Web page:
(11a) An Experimental Investigation of Nucleation Phenomenon in a Static Powder Bed | AIChE

(11a) An Experimental Investigation of Nucleation Phenomenon in a Static Powder Bed


Sojka, P. E. - Presenter, Purdue University
Lee, A. C. - Presenter, Purdue University

Wet granulation is a particle agglomeration process where fine particles agglomerate together with a granulating liquid to form larger aggregates. Despite its wide application in industries such as pharmaceuticals, chemical plants, food processing, detergent production, and agriculture, the scientific understanding of the process is very limited. One of the primary reasons is that wet granulation is a complex process that involves several of tightly coupled sub-processes, which exist in both dry and wet states. Over the years, researchers have established qualitative descriptions of the sub-processes that control the wet granulation behavior. However, the quantitative understanding, or the ability to predict the outcome of wet granulation, is far from complete. Consequences are high manufacturing cost, high recycle ratio, dependency on empirical correlations, inability to predict the effects of scale up on the final products, and inability to analyze or understand reasons for manufacturing failures [1], which ultimately translates into high product cost. This warrants a continued endeavor of both theoretical and experimental investigations of wet granulation.

One of the least understood areas in wet granulation is nucleation. It is generally described as the process where the granulating liquid fist comes in contact with the powder bed and forms highly saturated initial agglomerates called nuclei. Although nucleation is thought to occur immediately upon the initial liquid-powder bed interaction, only few studies have investigated nucleation at such time regime [2, 3]. We do not know how nucleation kinetic or nucleus size is influenced by various impact conditions that may exist in wet granulation.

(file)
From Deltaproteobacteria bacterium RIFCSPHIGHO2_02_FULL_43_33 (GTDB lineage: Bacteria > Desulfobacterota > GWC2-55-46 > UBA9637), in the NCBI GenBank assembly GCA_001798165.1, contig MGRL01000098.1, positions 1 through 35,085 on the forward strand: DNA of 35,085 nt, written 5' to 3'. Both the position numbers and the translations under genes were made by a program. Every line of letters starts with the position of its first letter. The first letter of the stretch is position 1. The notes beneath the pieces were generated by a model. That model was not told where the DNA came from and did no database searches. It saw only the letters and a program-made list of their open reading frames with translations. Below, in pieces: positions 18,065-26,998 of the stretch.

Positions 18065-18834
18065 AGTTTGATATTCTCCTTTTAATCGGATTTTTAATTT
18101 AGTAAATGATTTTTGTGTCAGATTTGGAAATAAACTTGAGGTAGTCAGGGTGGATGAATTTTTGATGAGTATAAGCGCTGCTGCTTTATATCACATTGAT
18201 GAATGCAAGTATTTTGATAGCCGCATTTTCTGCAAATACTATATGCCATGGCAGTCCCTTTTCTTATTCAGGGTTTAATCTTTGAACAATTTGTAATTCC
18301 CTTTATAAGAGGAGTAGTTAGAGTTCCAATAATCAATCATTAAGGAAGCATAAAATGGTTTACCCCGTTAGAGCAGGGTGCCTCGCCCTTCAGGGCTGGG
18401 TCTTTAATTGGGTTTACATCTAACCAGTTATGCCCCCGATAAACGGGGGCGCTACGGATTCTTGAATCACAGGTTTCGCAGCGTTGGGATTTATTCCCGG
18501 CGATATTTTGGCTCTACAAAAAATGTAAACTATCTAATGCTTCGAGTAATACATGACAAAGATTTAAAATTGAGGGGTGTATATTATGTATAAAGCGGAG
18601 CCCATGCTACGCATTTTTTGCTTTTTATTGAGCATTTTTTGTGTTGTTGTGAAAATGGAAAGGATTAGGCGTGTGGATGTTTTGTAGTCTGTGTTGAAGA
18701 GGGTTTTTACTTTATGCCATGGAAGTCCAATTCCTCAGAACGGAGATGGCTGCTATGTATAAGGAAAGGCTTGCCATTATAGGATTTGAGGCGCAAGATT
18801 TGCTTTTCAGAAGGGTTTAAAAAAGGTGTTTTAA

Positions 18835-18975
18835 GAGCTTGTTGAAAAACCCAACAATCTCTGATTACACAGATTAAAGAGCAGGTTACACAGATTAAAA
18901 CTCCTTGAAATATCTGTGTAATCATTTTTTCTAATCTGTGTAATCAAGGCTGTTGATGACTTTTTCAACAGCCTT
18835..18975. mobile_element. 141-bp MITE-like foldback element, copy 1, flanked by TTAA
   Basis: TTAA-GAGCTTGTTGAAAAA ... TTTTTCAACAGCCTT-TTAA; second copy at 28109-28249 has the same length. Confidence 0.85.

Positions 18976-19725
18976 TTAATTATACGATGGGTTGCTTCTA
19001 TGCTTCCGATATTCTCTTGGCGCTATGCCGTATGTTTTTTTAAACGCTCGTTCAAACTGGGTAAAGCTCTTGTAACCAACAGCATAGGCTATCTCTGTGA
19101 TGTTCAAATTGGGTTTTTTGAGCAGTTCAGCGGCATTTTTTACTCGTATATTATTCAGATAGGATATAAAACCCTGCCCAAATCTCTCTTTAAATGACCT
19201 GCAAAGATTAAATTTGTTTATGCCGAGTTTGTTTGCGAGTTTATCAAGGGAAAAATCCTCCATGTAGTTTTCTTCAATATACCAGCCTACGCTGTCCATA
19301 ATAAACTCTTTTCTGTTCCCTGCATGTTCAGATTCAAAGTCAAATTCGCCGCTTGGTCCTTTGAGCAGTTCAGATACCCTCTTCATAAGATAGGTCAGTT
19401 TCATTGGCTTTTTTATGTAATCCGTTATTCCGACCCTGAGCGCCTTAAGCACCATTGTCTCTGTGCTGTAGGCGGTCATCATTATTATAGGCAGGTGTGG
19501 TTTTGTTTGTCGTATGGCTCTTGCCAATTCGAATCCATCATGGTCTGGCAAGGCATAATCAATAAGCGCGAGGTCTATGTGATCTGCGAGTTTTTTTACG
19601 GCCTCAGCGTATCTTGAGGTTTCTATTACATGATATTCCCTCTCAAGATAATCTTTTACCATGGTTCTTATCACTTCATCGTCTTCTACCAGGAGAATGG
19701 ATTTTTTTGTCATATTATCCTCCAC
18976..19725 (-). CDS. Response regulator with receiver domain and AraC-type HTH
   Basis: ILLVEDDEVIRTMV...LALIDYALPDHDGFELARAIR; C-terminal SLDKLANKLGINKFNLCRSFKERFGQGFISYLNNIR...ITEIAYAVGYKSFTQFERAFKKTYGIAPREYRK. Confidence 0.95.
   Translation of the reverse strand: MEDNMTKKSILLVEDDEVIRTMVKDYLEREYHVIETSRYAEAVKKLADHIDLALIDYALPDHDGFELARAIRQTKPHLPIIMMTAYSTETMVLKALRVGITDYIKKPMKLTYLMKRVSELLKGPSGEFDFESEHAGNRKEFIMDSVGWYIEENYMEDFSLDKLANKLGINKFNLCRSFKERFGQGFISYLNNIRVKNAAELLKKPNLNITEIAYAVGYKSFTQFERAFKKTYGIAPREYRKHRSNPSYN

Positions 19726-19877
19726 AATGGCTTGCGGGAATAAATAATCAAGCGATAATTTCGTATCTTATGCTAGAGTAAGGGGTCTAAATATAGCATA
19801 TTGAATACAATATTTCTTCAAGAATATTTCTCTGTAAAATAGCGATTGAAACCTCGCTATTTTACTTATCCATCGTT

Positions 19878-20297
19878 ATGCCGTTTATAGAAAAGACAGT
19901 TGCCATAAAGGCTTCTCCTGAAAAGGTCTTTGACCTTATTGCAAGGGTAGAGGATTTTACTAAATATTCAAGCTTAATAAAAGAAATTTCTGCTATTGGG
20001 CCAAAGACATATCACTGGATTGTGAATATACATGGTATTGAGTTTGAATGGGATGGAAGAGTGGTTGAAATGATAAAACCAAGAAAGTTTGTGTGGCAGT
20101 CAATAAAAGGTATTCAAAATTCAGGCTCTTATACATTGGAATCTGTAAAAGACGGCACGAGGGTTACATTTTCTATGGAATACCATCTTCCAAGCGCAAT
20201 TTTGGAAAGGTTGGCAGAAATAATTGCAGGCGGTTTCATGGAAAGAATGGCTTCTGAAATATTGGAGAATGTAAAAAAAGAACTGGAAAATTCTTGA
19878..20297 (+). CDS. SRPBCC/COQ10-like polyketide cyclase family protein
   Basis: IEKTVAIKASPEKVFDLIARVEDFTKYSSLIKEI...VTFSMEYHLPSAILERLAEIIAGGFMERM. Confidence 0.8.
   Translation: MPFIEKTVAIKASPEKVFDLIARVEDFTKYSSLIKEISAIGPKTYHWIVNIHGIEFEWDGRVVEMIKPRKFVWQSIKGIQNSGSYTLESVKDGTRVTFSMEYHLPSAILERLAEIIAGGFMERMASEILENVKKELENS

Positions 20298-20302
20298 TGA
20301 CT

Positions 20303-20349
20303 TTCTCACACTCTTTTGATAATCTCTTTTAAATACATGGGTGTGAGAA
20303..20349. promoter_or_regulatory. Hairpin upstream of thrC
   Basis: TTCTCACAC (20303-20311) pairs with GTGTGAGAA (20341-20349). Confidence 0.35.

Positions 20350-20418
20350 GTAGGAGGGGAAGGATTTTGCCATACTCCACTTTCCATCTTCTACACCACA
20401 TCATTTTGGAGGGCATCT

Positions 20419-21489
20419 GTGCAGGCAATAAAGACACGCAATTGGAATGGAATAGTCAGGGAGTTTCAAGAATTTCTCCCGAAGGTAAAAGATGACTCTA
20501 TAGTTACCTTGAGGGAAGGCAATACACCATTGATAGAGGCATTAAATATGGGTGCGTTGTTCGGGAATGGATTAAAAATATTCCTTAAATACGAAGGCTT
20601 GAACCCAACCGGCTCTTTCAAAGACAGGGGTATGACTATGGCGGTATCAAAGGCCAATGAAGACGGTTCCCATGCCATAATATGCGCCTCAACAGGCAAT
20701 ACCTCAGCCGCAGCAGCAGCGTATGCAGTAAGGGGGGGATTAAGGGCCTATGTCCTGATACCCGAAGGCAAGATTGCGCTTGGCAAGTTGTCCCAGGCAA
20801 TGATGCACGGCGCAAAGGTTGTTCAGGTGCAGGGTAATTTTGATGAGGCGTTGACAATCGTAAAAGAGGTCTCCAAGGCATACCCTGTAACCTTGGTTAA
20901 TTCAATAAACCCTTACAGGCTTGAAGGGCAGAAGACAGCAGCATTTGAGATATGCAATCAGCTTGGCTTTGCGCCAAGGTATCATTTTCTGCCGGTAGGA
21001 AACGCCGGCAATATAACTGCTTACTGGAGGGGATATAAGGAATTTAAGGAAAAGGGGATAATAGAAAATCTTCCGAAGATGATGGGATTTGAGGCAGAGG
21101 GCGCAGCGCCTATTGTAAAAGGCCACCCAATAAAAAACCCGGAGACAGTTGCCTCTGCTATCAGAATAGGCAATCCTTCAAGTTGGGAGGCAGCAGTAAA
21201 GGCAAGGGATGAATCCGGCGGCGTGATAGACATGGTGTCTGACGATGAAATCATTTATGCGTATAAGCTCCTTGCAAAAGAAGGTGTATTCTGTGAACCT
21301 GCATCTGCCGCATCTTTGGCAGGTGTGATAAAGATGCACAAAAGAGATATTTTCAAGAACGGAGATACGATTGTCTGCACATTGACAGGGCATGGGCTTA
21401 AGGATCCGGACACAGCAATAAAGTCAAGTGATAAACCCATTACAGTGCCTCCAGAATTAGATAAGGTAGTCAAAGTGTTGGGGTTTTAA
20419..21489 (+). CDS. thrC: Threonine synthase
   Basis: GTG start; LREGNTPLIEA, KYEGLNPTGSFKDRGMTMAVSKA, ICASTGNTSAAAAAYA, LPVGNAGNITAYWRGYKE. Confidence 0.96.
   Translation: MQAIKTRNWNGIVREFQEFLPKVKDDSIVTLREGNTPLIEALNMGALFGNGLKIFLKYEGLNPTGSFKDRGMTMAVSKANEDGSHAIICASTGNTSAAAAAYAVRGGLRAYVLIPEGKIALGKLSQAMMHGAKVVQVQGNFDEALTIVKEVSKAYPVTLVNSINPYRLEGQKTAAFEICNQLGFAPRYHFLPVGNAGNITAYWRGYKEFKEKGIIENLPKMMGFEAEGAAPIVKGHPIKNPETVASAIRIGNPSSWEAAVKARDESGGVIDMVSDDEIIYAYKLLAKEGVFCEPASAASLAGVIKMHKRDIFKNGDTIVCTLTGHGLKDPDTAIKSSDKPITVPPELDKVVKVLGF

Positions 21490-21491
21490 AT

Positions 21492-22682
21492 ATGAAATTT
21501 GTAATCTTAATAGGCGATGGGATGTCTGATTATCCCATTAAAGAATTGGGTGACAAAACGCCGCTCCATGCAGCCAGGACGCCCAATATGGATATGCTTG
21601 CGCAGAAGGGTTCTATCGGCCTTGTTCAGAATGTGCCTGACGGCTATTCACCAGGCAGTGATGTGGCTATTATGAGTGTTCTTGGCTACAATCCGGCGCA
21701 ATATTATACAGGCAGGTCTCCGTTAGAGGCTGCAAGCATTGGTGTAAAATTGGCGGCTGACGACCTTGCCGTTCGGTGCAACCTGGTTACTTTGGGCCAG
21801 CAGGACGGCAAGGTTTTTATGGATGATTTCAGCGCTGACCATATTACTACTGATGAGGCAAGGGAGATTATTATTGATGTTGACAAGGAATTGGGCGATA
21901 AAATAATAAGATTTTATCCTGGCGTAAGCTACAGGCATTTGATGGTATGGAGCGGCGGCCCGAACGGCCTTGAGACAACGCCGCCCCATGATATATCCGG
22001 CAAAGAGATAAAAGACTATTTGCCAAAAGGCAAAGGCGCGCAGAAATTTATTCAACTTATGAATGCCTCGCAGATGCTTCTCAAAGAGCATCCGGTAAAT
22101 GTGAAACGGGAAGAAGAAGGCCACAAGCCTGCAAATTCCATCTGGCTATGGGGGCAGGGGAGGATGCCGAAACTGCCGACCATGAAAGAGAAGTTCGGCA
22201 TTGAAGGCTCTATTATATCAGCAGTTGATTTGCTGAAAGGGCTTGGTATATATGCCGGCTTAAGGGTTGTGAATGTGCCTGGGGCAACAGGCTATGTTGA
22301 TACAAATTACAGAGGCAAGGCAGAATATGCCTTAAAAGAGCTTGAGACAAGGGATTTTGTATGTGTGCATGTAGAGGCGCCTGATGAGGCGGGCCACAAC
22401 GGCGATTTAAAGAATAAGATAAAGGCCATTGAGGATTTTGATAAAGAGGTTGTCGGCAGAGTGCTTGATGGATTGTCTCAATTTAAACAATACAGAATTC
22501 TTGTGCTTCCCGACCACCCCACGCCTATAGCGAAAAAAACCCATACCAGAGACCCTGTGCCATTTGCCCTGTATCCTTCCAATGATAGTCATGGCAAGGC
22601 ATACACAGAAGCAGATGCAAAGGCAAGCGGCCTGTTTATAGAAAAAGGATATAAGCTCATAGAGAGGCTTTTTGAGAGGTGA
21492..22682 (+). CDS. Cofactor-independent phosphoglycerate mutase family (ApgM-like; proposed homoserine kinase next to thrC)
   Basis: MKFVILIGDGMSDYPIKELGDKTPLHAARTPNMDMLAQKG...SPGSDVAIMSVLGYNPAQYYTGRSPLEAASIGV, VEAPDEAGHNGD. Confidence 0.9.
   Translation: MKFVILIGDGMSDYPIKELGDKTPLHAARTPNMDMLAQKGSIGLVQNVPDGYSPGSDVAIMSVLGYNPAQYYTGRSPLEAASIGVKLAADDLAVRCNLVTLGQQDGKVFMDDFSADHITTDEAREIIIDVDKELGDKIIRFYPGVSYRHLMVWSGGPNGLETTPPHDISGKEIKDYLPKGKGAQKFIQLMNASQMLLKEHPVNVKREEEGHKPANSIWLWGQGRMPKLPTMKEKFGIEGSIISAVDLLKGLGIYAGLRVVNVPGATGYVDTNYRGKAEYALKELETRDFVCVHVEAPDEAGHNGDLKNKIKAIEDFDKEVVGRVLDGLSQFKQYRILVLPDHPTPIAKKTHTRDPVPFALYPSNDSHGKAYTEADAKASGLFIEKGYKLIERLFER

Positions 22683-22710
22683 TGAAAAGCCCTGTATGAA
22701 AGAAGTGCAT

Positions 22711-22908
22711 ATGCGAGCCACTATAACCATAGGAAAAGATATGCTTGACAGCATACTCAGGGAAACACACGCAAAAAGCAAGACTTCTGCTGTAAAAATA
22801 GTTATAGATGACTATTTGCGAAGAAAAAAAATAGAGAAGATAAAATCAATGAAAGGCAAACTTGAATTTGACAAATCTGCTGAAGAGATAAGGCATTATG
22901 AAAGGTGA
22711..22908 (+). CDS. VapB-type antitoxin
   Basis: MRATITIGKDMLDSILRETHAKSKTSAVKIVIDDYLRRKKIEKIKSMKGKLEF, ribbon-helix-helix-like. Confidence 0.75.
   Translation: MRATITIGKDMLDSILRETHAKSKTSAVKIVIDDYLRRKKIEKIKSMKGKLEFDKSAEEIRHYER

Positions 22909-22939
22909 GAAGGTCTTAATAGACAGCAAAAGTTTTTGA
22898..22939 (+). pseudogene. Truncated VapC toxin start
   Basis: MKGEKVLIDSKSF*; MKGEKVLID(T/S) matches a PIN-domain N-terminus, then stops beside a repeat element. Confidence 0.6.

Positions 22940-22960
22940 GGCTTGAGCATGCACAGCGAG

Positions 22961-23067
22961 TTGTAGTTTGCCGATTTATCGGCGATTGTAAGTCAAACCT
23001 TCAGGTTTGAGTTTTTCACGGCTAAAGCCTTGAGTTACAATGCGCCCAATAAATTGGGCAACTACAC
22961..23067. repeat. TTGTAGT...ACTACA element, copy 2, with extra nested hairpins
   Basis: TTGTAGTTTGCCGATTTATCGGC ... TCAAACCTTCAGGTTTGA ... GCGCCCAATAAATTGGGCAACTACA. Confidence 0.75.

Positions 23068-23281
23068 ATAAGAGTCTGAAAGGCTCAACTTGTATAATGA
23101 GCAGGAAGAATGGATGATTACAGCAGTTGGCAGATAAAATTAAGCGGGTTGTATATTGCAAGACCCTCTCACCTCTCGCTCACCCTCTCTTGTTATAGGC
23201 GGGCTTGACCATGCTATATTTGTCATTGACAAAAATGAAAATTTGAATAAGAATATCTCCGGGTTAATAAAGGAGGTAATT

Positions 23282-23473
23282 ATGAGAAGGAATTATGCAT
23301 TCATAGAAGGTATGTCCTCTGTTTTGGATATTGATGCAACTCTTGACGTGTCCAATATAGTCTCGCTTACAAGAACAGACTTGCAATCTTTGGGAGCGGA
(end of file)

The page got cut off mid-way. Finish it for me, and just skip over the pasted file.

In this study, influences of the liquid drop impact velocity and liquid's physical properties on nucleation kinetics and nucleus size were investigated. Drops of water and glycerin/water mixtures were released from various heights onto a bed of glass beads. The moment of impact and formation of nucleus were recorded using a high speed video camera with a frame rate of up to 5000 frames per second. The high speed video reveals that, when a liquid drop impacts the glass beads, a nucleus is formed as the liquid drop initially spreads over the glass beads and retracts into a spherical shape while the glass beads are pulled into the liquid. The surface of nucleus appears to be highly saturated with liquid and the shape continues to oscillate even after the initial formation, which only takes a few milliseconds to occur. Once the oscillation stabilizes, the degree of surface saturation changes as the liquid in the nucleus is drained through the bottom of the nucleus via capillary action until equilibrium is reached. The shape and the size of nuclei, as well as the time it takes to reach the equilibrium, are found to be highly dependent on the impact velocity and liquid viscosity.

A time dependent nucleation model has been developed based on the capillary penetration of liquid into a porous bed. It correctly predicts the effect of liquid viscosity on the nucleus size. In order for the model to be completely analytical, we need a mathematical model that can predict the spreading profile of an impacting liquid drop on an unconsolidated powder bed surface. Such model is not available in the literature. Using experimental data for the spreading profile, the nucleation model predicts the nucleus size within a reasonable accuracy.


1. Iveson, S.M., Litster, J.D., Hapgood, K.P., and Ennis, B.J., ?Nucleation, growth and breakage phenomena in agitated wet granulation processes: a review,? Powder Technology, Vol. 117, pp. 3-39, 2001.

2. Agland, S. and Iveson, S.M., ?The impact of liquid drops on powder bed surfaces,? CHEMECA 99, New Castle, Australia, 1999.

3. Hapgood, K.P., PhD Thesis, University of Queensland, Brisbane, Australia, 2000.